Vasovagal syncope (VVS, simple faint) is the most common cause of transient loss of consciousness and is the acute episodic form of orthostatic intolerance (OI). Postural tachycardia syndrome (POTS) is the common chronic form of OI. Both are defined by debilitating symptoms and signs while upright relieved by recumbency. Pathophysiological mechanisms have remained elusive although our past work shows that excessive upright central hypovolemia results from splanchnic blood pooling due to defective splanchnic arterial and venous constriction. Preliminary data support the hypothesis that production of nitric oxide (NO) is enhanced in these patients resulting in reduced sympathetic noradrenergic neurotransmission at pre-junctional and post-junctional sites. Our approach is two-fold: 1) We will use intradermal microdialysis and laser Doppler flowmetry (LDF) to delineate the microvascular mechanisms of NO modulation of noradrenergic neurotransmission free of confounding systemic reflex changes. 2) We will systemically apply this mechanism to a model of orthostatic stress, lower body negative pressure (LBNP), while measuring cardiac output by inert gas rebreathing, regional blood volume, and regional blood flow using plethysmographic techniques focusing on splanchnic changes, and muscle sympathetic nerve activity by peroneal microneurography. 30 each of VVS, POTS and control subjects ages 14-29 years will be recruited. We will use chemiluminescence to measure NO in microdialysate to test whether it is increased in OI. Pre-junctional neurotransmission will be assessed by step wise tyramine doses using HPLC analysis of microdialysate norepinephrine (NE). Post-junctional neurotransmission will be assessed by LDF responses to step-wise increases of NE after endogenous blockade with bretylium. Basal and local heat stimulated NO will be assessed. We will determine whether inhibition of neurotransmission is NO-specific by repeating studies after NOS inhibition with nitro-L-arginine (NLA) and after repletion of NO during perfusion with NLA+sodium nitroprusside (SNP). We will obtain skin biopsies for NOS isoform protein and expression. We will determine if systemic NO inhibits pre and post synaptic adrenergic activity in OI, altering the response to LBNP. Presynaptic neurotransmission will be assessed by step-wise increasing LBNP and measuring plasma NE response. Post-synaptic neurotransmission will be assessed by the systemic response to stepwise increasing phenylephrine doses. To confirm NO-specificity, studies will be repeated after NOS inhibition with L-NG-monomethyl Arginine(L-NMMA), after repletion of NO during perfusion with L-NMMA +SNP, and after low dose phenylephrine as a control for baseline shifts of MSNA and vasoconstriction. L-NMMA enters the CNS slowly over many hours. To ascertain its central effects we will measure MSNA at the end of experiments. Studies will establish the molecular mechanism for common and debilitating forms of OI in the cutaneous human surrogate model, and apply this knowledge to the integrative physiology of OI. This research will lead to targeted and effective medical therapy for important groups of OI patients.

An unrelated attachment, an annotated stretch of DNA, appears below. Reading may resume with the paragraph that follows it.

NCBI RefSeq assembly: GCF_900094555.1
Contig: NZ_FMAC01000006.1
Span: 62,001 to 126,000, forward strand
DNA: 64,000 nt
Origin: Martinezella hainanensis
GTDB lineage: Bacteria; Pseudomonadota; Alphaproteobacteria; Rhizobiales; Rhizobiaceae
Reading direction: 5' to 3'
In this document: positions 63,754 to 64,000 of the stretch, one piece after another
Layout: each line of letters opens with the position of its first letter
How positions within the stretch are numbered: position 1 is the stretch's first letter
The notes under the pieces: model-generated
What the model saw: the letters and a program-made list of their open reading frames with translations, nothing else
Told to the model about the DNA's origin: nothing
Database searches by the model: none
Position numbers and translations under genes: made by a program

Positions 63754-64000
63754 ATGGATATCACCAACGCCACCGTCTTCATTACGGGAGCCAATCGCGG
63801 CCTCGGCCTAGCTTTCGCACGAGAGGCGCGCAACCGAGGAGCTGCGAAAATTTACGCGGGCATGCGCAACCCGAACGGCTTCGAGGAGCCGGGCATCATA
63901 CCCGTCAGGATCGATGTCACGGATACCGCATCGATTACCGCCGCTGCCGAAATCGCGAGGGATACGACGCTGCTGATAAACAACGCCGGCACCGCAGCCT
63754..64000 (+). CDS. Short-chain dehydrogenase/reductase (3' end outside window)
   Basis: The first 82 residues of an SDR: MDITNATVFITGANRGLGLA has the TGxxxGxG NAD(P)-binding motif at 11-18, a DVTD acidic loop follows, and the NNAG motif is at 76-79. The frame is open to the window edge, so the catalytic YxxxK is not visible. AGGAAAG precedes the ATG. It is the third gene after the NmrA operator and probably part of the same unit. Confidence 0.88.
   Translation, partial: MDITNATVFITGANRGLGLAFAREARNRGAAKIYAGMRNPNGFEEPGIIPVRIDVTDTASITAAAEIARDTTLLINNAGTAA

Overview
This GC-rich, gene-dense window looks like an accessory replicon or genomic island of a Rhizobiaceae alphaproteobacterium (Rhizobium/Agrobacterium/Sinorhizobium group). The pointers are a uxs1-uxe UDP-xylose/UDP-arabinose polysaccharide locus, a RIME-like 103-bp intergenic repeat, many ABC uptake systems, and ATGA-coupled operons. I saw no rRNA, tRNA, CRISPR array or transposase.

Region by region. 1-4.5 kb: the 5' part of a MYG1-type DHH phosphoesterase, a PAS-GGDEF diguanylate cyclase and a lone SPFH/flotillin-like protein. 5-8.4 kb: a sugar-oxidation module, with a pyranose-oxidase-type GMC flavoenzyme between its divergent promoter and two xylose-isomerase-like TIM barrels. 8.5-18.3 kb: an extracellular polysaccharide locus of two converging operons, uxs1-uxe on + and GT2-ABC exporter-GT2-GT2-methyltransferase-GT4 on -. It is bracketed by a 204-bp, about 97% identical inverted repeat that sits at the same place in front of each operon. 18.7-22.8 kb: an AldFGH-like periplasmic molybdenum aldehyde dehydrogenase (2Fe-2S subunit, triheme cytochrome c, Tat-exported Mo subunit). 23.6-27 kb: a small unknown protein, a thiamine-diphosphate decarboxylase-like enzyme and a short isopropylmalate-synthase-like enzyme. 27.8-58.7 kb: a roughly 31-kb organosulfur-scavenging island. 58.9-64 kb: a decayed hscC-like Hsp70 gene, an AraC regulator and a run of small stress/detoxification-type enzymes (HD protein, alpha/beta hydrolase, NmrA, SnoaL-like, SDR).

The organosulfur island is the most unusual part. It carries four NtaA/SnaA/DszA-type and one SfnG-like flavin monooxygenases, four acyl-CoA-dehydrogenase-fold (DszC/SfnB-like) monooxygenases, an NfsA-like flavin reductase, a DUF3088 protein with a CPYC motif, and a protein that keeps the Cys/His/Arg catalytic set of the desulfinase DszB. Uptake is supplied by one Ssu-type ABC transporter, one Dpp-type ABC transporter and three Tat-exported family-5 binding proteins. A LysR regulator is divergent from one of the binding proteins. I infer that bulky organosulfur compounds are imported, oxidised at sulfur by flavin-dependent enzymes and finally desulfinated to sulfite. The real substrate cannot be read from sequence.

Vasovagal syncope (simple postural faint) is the most common cause of acute loss of consciousness. Postural tachycardia syndrome (POTS) is the most common chronic form of postural lightheadedness. Together they afflict many Americans, mostly young women, who are prevented from gainful employ or school attendance. The underlying mechanism is not known. Our past work suggests that a simple molecule, nitric oxide, acts to subvert normal blood flow controls causing blood to pool in the gut when standing. Our proposal will show the mechanism behind this problem and will indicate effective medical treatments.
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